TISSL’s Stuart Coetzee extols the virtue of mobile POS devices. As tools in a restaurant’s armoury that can speed up ordering and table service and make for happier diners, more upselling and increased table turn they are hard to beat.
Businesses such as Livebookings.com tell us that bookings made using smartphones or tablets are inexorably on the rise. So if mobile devices can increase bookings and add to the eating-out experience before a diner even enters a restaurant, how can they make table-side ordering and service work better for both parties?
Mobile devices are great upselling tools. A traditional fixed-point terminal can generally cover between 25-30 diners in a full-service environment depending on the layout of the restaurant. A handheld or tablet can cover around 50-60 without a drop in efficiency; even more with a strong system of runners. Having your best customer- facing staff equipped with mobile devices not only increases throughput but also significantly increases upselling. Our clients report an increase in dessert sales and additional drinks in sections where handhelds are employed.
Handhelds also have the advantage of being able to be used in outside areas. While running extension leads and cat5e cables can often severely damage the efficiency of a system, a tablet can be used in an outside area with the access point tucked neatly away under cover, away from the elements. As large numbers of tablets can run through each access point, once the infrastructure is in place it’s very easy to scale up as needed.
We’ve recently trialled giving diners the ability to order directly from their smartphone, and the results were impressive. As well as reduced hardware costs, the upselling of drinks and desserts hit 20%. This app’ is being further developed to automate upsell features and link them directly to the user’s dining history.
Tablets are amazing, especially for managers who pride themselves on their service skills. When running TISSL EPoS, a table plan can be viewed – meaning managers can instantly spot tables that are suffering from slow service, are waiting for food or need to pay. It’s a real bonus to have this information to hand and to be able to instantly give discounts, make voids, see counts of ‘specials’ and perform other managerial functions without having to return to a fixed-point terminal.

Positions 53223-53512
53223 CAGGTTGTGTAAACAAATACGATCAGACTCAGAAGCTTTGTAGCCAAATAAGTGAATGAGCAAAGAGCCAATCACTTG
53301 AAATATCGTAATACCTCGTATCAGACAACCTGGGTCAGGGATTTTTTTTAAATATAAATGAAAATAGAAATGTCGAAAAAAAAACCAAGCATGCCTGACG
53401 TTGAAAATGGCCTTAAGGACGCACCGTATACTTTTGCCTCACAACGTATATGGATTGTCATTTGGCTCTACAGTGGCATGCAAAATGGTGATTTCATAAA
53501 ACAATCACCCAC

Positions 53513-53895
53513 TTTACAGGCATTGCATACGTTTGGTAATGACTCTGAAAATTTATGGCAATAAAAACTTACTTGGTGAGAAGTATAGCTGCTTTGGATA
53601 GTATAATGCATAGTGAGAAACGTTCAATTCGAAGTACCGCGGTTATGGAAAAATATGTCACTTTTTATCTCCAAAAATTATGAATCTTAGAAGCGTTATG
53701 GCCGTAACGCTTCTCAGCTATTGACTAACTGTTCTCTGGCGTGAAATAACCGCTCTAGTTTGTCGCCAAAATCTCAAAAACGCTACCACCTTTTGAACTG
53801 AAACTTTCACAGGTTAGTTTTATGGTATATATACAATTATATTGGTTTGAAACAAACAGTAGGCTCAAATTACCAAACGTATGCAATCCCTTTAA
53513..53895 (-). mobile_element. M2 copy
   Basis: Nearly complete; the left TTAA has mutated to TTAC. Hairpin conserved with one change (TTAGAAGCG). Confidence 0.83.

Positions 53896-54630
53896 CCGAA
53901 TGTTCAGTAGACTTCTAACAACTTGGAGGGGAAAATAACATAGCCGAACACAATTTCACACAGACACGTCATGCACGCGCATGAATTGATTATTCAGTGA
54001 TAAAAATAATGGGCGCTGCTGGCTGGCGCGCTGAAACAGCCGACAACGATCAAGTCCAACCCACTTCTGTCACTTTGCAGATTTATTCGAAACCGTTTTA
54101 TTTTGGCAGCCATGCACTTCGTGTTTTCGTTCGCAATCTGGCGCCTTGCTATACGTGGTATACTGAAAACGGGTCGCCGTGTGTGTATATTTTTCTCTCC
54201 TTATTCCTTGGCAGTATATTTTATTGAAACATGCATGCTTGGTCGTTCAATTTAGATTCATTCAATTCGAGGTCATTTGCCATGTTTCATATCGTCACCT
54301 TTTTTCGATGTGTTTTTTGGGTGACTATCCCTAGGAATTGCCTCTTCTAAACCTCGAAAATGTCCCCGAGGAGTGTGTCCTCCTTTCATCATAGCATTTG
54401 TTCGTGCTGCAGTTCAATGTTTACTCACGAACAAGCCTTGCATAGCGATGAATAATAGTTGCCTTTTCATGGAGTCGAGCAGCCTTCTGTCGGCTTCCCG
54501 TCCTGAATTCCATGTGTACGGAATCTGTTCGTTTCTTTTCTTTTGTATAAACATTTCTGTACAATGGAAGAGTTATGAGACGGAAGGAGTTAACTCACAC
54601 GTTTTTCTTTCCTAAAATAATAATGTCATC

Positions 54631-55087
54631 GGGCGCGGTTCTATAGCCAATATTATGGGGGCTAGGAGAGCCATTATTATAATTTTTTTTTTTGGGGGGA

Mobiles are great devices for the sommelier too, providing a real-time count of the number of bottles remaining in stock, with warnings preset to alert staff to recommend alternatives if certain bottles are running low or out of stock. With this level of automation and instant data access, sommeliers are freed up to spend more time on the floor doing what they do best, offering expert advice and service.
Queue-busting is undoubtedly the optimum method of handling takeaway and counter-based services as it breaks down ordering, payment and food delivery into three separate steps – and here mobiles are unbeatable. While customers queue for food, a staff member goes up the queue and takes orders. As another staff member on the till is taking payment, your first staff member is simultaneously taking new orders. A third staff member can be introduced to deliver food if the volume of trade is high enough. Using mobile devices to take orders effectively turns a 3-4 terminal operation into a single, slick operation which increases sales.
TISSL client, Stein’s Fish & Chips Restaurant in Padstow, is a fan of mobile devices. The team has found that 55 quality meals can be served in 15 minutes using a single queue-busting device; such is the effectiveness of the process! Queue-busting releases kitchen time, allowing chefs to cook more intricate meals whilst still providing fast service. As restaurants can then turn more meals and offer better quality, queue-busting is a sure-fire winner.
We all know that the customer experience can make or break the fortunes of a restaurant. When combined with well-trained and attentive staff, mobile POS can unquestionably bring greater speed and efficiency to the point of service, and that makes for satisfied customers.
Do you agree with Stuart’s views on using mobile devices for ordering and service? Do you have experiences to share? Email him at firstname.lastname@example.org